I personally recommend you try out tools such as ReSharper or Refactor! Pro both of these tools are a great aid to generating method stubs, increasing the power of Visual Studio IntelliSense and giving you guidance as to cleanly refactor your code and keep the impact of future changes low. ReSharper is my tool of choice simply because it used to be the front runner in terms of functionality, however that gap is closing if not non existent now and a lot of people swear by Refactor! Pro.
I don't know enough about Refactor! Pro to do it justice, i suggest you check out one of the many reviews that can be found using your search engine of choice. But I would advise getting one of these tools, your wrists will be happier from the reduced key strokes to get the job done. ReSharper also has a great in built test runner.
Continuous integration is another great tool to have under your belt. Basically going hand in hand with TDD to ensure that the code in your source repository is at a certain standard at any point in time. The first step to this is learning the build script language. Previously the only real choice was to learn Nant an xml language based on Ant. It's a very full featured build scripting language and can pretty much do anything you need it to do, from xcopy-ing to compiling to running tests and reporting on the results. However with Visual Studio 2008 there was a compelling case to learn the alternative build scripting language from Microsoft: MSBuild.
If you open up any of the .proj files within a Visual Studio 2008 project you'll be confronted with MSBuild. Visual Studio uses it as its own build language. All builds in VS2008 just use msbuild under the covers.
Why is this important? Simply put because you want your developers running the same builds as the build server so they can check things build before checking in (where errors become more about environment, forgotten files and simple oversight). If you get to grips with MSBuild you can get a build process together that runs both in VS2008 and on the build server itself. (You can do this with Nant too but takes a little more setting up) Once you've got to grips with a build script, you need a build server (which simply monitors your source repository for changes, checks out the code and runs a build, reporting on the results and notifying of failures), see more about CI here.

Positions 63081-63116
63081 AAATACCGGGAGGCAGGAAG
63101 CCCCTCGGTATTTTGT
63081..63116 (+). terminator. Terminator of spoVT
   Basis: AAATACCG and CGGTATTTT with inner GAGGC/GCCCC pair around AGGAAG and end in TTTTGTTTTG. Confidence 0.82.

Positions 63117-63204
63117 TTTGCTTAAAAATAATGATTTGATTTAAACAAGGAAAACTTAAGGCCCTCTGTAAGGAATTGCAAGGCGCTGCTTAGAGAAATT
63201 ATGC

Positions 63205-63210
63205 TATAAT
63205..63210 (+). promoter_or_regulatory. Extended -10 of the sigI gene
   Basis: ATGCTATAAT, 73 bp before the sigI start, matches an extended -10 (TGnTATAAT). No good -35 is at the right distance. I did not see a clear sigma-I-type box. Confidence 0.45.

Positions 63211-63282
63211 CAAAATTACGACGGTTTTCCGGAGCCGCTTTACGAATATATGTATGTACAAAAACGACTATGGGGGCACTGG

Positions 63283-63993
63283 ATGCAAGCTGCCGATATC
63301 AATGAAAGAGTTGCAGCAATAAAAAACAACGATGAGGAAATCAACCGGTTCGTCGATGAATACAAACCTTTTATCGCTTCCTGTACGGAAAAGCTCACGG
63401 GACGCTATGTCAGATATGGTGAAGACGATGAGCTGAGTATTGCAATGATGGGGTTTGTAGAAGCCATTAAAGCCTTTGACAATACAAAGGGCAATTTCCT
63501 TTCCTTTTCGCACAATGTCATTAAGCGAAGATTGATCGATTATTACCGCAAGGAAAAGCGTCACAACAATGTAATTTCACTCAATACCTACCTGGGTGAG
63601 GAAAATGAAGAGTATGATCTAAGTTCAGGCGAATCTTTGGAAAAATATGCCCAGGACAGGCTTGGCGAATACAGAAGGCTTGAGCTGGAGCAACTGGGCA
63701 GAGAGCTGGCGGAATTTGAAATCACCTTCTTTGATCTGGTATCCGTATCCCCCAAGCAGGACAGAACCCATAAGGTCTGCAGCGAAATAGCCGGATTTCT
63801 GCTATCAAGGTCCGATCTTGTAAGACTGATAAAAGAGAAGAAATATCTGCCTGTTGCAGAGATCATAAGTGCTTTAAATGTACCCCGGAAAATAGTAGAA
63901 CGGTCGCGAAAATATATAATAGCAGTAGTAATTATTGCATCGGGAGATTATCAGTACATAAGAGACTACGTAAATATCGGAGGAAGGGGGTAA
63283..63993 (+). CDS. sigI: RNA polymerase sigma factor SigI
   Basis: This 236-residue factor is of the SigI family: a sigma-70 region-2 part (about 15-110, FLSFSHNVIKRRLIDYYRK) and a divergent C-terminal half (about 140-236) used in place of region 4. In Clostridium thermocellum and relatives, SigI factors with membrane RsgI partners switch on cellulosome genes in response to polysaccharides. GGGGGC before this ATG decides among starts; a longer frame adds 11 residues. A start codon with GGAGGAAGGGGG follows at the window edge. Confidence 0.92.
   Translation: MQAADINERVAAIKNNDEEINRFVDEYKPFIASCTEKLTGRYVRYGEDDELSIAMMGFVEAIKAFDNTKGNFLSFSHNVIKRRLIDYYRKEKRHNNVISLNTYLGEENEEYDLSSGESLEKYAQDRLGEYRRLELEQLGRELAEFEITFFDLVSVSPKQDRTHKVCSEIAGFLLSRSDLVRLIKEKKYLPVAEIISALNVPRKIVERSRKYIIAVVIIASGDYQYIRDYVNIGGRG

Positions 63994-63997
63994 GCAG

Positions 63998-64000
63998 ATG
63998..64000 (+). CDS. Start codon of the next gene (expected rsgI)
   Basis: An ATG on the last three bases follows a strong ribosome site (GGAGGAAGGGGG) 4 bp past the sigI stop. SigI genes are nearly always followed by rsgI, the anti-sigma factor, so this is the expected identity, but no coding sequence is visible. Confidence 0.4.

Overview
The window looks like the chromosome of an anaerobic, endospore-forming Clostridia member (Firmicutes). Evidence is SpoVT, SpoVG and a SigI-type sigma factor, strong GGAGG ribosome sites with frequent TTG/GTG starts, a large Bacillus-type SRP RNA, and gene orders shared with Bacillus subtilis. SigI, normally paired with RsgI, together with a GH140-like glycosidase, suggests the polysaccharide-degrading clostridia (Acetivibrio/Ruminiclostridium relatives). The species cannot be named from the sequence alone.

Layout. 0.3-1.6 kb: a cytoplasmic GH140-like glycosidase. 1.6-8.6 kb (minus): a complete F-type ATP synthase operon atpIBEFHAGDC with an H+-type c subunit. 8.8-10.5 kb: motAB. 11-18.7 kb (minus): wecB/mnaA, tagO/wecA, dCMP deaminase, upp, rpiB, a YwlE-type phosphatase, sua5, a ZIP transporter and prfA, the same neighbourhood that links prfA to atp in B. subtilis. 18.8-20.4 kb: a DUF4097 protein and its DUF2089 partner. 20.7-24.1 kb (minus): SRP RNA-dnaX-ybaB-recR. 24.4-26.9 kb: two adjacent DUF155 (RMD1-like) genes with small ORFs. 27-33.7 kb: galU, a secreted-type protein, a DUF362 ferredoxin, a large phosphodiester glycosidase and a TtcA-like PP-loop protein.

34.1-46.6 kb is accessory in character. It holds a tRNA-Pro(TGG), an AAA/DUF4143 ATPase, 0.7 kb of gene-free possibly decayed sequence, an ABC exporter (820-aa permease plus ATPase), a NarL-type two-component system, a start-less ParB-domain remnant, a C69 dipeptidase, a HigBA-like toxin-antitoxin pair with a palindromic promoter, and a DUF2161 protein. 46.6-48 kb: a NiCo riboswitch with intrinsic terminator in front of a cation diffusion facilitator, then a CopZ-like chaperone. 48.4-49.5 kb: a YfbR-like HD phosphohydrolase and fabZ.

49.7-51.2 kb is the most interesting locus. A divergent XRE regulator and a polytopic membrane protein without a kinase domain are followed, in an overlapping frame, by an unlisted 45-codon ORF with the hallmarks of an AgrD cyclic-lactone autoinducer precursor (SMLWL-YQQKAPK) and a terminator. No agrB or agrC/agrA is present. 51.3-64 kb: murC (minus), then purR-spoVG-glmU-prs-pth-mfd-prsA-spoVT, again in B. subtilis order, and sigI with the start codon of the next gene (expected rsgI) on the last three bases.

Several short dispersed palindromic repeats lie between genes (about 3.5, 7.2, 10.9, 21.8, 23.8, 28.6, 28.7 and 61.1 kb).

Team foundation server
Team Foundation Server is Microsoft's fully featured build/source control/project management server. It's an all singing and all dancing solution that does great for integration into Visual Studio's workflow. however it can have a very unwieldily set-up process and can cost too much for smaller teams to justify.
TeamCity is a build server from JetBrains (makers of ReSharper). It has a very easy to set up configuration and can be used for building code in .net as well as many languages outside of .net. There's also a nice plug-in for Visual Studio that allows you to run a Personal Build (code isn't checked in until the build passes) and monitor results of other check-ins you've made to the code base. There's a free version that will allow you to run up to 20 build configurations.
There used to be a product called CruiseControl.net which was a port of CruiseControl to .net by Thoughtworks. however Thoughtworks now have a product called Cruise which is touted as a fully featured CruiseControl server. I've not used it myself so I'll refrain from giving it an inaccurate review. At the time of writing I couldn't get to the CruiseControl.net page however if it's still available CruiseControl.net is a heavily xml driven continuous integration server.
High on features, but also heavy on configuration. It's open source, free and has a strong community of users.
These are just a few tools that people who are looking to get into TDD and CI should look at. This is just the tip of the iceberg in terms of techniques and tools to go with.
I strongly recommend understanding the driving force behind Agile even if you aren't going down that route yourself. Read up on the Agile Mainfesto.
Learn what Scrum and eXtreme Programming are all about (along with Crystal Clear, Lean Development and the myriad of other agile methods).
I hope that the information above has piqued someone's interest and they want to take it further and read up on the tools and techniques mentioned. If not, or you feel somethings been missed feel free to leave a comment. The web is all about open discussions.
Download Visual Studio 2008 90 day trial
For detailed information and to request a free 90-day trial DVD of Visual Studio 2008 Team Suite to be sent out to you, go to the Microsoft Visual Studio 2008 webpage.
About the Author
Owen Evans is a software developer and agile evangelist, currently working at Xero. He's a strong advocate for Behaviour Driven Development, and unit testing. You can find his blog here.